3. KnifeGhost says:

    DAMN. I wanna see that. Why can’t there be one in Victoria?

  4. C-Bird says:

    Oh man, this reminds me of the Simpson’s episode where it blooms and destryed they whole park. It was the episode where Moe got obsessive about Maggie. That was a good episode. They had an italian-american mexican standoff, hehehe.

    Sorry about the non-relevence of my comment, heh.

  5. little light says:

    Man, Knifeghost, if you’re in the Victoria I think you are, you have Butchart Gardens. I mean, that’s sort of for-the-win, y’know?

  6. Robyn Banks says:

    Moe got obsessed with Maggie?

  7. Kat says:

    Wasn’t this an episode of The Grim Adventures of Billy and Mandy?

  8. C-Bird says:

    Yeah, Robyn, he’d beg to babysit her and put his own baby monitor in her room because she was the only person who ever liked him. Wow, it sounds really sad and creepy to type out, but it was really funny. For bedtime stories, he told her the plot of the Godfather, heh.

  9. Neely OHara says:

    Wow, zuzu, thanks for posting this – I’ve never gotten around to the Brooklyn Botanical Gardens, but I would love to see this. Hopefully it’ll still smell wretched tomorrow.

  10. Tapetum says:

    Titan Arums are fascinating plants – horrible to smell, enormous, and warm-blooded to boot.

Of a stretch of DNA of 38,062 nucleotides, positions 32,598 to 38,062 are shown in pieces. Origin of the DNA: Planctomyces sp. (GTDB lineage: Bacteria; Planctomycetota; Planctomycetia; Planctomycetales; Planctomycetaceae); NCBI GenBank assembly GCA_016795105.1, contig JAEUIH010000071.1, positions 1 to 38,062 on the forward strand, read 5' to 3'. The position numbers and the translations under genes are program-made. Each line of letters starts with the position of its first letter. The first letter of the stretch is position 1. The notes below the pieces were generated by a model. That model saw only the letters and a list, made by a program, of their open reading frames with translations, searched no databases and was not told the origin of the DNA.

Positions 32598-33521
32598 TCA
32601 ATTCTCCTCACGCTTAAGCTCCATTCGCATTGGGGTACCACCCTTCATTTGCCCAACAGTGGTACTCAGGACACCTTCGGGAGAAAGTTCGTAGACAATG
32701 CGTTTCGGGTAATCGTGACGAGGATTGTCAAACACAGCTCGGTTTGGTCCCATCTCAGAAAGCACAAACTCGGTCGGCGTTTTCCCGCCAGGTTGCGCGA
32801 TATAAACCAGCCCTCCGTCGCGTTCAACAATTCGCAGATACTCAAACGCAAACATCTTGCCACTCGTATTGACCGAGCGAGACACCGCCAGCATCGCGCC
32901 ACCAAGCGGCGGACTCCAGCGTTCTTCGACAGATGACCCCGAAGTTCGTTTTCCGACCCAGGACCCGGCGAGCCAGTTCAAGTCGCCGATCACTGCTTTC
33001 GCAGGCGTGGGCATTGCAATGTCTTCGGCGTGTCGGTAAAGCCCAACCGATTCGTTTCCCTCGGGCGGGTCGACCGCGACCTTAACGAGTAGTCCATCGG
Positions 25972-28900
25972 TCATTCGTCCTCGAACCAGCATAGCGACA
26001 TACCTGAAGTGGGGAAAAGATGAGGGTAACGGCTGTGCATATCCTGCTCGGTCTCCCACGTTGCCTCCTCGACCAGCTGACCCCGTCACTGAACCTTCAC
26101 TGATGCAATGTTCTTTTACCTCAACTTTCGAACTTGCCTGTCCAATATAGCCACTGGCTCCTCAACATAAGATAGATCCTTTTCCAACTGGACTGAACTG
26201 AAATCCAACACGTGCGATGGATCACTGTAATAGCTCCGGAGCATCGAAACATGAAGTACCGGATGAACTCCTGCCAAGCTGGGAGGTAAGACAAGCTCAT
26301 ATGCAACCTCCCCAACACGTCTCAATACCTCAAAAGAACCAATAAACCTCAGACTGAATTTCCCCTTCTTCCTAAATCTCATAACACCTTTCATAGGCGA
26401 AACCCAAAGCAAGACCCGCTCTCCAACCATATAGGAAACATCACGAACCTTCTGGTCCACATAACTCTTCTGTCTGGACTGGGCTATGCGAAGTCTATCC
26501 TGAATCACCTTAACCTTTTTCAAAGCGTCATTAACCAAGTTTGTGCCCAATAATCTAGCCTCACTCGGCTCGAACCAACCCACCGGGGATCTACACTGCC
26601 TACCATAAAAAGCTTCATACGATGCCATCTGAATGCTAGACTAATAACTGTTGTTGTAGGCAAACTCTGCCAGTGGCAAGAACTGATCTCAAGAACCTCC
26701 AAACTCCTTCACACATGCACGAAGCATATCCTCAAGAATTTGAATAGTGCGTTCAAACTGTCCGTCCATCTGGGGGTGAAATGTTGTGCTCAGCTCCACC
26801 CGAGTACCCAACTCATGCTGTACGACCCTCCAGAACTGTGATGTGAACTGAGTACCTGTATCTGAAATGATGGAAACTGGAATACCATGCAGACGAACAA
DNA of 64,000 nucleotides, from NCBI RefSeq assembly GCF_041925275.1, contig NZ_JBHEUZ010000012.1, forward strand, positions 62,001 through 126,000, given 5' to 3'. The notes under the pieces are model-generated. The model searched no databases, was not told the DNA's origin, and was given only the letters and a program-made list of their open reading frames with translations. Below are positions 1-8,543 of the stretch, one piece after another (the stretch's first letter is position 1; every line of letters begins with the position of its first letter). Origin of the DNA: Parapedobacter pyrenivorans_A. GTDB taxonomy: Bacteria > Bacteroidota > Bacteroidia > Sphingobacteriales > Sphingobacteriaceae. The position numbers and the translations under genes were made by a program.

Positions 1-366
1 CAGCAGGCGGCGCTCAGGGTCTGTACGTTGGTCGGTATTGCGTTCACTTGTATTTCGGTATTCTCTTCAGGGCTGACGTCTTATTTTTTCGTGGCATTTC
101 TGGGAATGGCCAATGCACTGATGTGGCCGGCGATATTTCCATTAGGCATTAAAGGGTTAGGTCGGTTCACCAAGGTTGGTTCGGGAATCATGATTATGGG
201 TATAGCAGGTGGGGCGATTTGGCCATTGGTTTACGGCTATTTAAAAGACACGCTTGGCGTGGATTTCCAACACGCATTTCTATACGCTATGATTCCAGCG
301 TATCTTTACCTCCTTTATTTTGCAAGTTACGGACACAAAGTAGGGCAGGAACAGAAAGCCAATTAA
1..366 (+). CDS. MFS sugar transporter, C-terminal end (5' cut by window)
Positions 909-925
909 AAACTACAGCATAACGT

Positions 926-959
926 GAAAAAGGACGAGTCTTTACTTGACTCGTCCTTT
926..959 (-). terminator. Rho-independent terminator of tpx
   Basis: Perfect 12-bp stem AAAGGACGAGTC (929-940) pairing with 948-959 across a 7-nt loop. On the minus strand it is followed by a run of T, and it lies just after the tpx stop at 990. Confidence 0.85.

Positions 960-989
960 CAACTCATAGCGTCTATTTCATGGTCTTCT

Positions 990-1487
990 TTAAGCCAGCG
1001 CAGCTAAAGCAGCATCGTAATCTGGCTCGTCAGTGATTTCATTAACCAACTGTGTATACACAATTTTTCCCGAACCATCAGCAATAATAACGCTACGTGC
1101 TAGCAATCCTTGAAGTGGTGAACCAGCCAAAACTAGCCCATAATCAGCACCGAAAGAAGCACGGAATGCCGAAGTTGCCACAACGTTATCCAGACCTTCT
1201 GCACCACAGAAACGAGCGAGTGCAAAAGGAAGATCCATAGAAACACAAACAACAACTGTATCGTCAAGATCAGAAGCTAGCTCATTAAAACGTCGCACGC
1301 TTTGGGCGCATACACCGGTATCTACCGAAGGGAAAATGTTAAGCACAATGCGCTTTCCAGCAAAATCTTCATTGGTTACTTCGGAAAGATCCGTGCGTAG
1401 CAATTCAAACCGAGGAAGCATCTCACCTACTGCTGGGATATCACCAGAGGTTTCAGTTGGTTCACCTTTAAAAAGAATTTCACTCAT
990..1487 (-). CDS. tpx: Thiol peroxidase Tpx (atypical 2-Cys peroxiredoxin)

11. Kat says:

    Nope, it was a Jimmy Neutron episode abouth is science project, a prehistoric plant.

  12. Natalia says:

    Wow. Fascinating.

    Speaking of weird plants, what is that that plant or tree that, when it flowers, smells like semen? There is ample vegetation around the back entrance to the Fuqua Business School in Durham. I worked there for three and a half years, and each fall was greeted with the same smell. A smell I can only describe as “spunk.”

    Has anyone had a similar experience?

    Am I just a sick pervert?

  13. Linnaeus says:

    No, Natalia, you’re not a sick pervert. At least not based on your experience with plant smells.

    A number of plants give off a similar scent, so we’d have to have a description of the plant. Judging from what you’ve said about being in Durham, my guess is that it could be a variety of privet: either the glossy privet (Ligustrum lucidum), or Chinese privet (Ligustrum sinense), both of which are found in Durham County, NC, especially Chinese privet. They’re not native by the way, but rather come from Asia.

  14. Natalia says:

    Ohhh, you know, I think you’re right. I remember having this discussion in high school.

    Yay for not being a pervert. At least in this sense. ;)

  15. KnifeGhost says:

    little light, I am indeed in the Victoria you think I’m in, and we do indeed have Butchart Gardens. To my shame, I’ve only been once, and it was in the winter.